On 25 June 2022, we issued a notification after serious hospitalisations in the Wairarapa region were linked to the consumption of an unknown white powder sold as cocaine. We are updating our advice and upgrading this alert as more information has come to light.
High Alert has identified 12 cases requiring urgent medical care, including serious hospitalisations, in the Wairarapa region over the weekend, all believed to be linked to the consumption of a white powder. The powder has been sold as cocaine and methamphetamine.
UPDATE 1 JULY: A person was taken to Palmerston North hospital on 1 July following the consumption of what is believed to be the same substance linked to harm in the Wairarapa region.
Those hospitalised displayed the same symptoms as an opioid overdose, and all responded well to naloxone – a drug that reverses an opioid overdose.
Preliminary testing indicated the presence of fentanyl, or a fentanyl-type substance. Further analysis was conducted by the Institute of Environmental Science and Research (ESR) and preliminary results indicate the presence of fentanyl.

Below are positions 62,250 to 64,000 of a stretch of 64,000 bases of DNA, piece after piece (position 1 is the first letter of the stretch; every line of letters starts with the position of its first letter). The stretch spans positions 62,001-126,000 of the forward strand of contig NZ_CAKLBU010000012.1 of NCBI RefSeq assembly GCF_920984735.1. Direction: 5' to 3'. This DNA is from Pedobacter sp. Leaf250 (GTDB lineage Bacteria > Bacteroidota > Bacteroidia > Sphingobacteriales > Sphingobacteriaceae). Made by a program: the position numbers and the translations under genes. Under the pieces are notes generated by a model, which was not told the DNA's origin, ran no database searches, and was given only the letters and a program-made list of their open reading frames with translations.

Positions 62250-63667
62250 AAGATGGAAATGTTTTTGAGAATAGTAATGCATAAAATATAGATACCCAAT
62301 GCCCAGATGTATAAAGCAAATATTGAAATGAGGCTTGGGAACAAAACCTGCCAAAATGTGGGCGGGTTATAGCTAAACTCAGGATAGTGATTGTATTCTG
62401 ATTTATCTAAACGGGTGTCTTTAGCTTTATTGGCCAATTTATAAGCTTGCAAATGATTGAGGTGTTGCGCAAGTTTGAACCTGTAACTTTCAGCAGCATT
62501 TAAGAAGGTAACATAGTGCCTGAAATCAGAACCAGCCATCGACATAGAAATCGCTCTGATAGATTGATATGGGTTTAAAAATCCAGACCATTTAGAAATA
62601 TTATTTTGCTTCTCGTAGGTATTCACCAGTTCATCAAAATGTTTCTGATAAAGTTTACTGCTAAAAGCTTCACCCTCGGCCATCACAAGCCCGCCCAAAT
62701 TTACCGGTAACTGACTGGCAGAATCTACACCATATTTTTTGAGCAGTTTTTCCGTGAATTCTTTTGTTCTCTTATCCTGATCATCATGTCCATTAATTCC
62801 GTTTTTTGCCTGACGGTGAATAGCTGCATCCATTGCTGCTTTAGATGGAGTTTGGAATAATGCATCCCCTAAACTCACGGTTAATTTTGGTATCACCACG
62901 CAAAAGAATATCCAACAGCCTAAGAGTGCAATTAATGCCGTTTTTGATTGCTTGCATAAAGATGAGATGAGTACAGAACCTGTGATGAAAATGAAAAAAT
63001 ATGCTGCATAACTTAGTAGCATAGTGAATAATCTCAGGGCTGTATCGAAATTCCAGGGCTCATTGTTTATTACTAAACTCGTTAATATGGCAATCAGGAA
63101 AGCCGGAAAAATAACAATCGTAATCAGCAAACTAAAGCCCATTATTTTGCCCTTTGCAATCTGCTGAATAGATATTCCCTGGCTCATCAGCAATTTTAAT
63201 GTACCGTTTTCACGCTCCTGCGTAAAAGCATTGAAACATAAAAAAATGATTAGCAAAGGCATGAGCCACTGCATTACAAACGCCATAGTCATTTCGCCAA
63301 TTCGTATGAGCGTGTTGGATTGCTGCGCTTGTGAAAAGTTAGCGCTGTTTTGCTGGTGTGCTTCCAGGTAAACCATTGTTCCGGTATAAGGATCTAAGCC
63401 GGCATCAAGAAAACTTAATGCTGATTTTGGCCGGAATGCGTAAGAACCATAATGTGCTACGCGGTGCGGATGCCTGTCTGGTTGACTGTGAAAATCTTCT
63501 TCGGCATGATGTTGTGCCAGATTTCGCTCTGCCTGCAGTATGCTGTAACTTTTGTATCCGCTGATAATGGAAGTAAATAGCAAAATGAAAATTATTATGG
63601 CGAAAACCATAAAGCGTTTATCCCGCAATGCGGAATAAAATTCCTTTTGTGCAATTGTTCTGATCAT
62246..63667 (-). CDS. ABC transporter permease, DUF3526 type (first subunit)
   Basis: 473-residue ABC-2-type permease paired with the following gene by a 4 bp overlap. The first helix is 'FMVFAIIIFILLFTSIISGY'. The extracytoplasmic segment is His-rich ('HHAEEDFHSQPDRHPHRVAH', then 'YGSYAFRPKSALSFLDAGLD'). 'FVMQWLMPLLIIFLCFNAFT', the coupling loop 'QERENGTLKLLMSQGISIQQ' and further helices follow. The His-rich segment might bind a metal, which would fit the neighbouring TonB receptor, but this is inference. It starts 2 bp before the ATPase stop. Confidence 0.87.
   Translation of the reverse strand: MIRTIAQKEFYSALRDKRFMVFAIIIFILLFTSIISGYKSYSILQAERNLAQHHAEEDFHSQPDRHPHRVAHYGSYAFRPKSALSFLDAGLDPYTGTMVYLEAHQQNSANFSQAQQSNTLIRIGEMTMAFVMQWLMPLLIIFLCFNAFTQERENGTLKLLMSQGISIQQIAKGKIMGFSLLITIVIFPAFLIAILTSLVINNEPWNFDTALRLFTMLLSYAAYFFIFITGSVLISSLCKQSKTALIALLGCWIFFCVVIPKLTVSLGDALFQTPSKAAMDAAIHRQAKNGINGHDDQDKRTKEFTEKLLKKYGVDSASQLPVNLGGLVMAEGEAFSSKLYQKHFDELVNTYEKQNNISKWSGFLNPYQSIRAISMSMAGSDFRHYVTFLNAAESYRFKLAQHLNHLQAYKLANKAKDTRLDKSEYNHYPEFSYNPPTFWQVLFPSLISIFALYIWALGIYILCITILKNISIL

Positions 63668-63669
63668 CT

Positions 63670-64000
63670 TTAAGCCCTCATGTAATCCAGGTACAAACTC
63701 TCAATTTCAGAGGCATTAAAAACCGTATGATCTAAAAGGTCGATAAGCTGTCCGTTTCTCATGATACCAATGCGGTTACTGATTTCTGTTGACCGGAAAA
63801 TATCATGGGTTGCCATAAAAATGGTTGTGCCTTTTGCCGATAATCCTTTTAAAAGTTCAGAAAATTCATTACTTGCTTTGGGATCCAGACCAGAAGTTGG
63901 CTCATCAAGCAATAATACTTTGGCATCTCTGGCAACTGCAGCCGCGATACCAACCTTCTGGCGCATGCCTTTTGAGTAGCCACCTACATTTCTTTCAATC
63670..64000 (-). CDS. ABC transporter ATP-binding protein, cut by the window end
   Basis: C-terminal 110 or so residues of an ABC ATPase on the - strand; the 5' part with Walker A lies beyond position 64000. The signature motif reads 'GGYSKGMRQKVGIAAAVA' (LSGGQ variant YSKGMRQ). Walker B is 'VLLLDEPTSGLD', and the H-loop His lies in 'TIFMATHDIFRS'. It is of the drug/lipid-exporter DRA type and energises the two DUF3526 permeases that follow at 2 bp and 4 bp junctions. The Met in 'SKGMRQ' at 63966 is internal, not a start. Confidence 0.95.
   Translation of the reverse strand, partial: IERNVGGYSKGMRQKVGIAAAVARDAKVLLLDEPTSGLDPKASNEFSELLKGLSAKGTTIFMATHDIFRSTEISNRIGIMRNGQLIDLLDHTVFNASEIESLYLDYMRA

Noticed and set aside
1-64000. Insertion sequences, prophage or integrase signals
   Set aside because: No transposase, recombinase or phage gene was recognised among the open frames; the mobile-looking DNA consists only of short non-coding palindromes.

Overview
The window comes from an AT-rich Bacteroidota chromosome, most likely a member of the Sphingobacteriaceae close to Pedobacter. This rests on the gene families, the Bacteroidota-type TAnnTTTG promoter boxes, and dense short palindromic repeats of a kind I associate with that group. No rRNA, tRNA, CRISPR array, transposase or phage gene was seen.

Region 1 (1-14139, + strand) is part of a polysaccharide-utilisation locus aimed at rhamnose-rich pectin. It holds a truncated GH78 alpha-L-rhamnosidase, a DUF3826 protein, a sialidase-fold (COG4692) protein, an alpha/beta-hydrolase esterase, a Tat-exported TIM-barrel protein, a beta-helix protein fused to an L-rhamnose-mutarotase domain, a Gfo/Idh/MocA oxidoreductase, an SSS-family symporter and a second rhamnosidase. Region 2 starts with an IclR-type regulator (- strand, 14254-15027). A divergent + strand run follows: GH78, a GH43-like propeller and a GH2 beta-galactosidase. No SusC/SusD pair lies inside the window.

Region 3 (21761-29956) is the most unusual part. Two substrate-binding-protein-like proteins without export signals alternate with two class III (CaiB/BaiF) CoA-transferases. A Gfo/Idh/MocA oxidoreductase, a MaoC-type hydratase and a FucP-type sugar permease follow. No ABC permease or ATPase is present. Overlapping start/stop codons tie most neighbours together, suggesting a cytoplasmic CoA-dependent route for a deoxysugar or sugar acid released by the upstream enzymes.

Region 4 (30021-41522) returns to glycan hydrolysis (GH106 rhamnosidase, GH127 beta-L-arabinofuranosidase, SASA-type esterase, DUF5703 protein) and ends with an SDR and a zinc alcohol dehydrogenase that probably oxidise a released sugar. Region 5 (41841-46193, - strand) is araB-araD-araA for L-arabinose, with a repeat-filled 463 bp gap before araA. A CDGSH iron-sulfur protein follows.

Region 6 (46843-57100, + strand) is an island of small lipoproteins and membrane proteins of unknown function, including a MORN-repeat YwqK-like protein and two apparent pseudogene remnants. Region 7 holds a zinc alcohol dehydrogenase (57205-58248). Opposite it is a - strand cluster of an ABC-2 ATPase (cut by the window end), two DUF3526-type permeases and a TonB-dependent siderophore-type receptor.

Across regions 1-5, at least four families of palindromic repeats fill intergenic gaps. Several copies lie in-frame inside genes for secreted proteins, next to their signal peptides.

High Alert strongly urges people not to take any white powder at this time and testing is recommended to help minimise the risk. Fentanyl test strips can be used to check if a substance contains fentanyl. The Hemp Store and Needle Exchanges stock these strips.
Drug checking services can also identify when a substance is not what it has been sold as. The Wellington Needle Exchange will be running a clinic this Wednesday, 29 June. For more information on this and future clinics, check The Level's drug checking calendar here.
High Alert strongly recommends having someone there when taking any substances who can call an ambulance or give naloxone when needed.
If you or someone you know consume a white powder and start to lose consciousness or breathe slowly, call 111 immediately. Be honest about your drug use, you won’t get in trouble and it could save your life. Naloxone can be used to temporarily reduce an opioid overdose.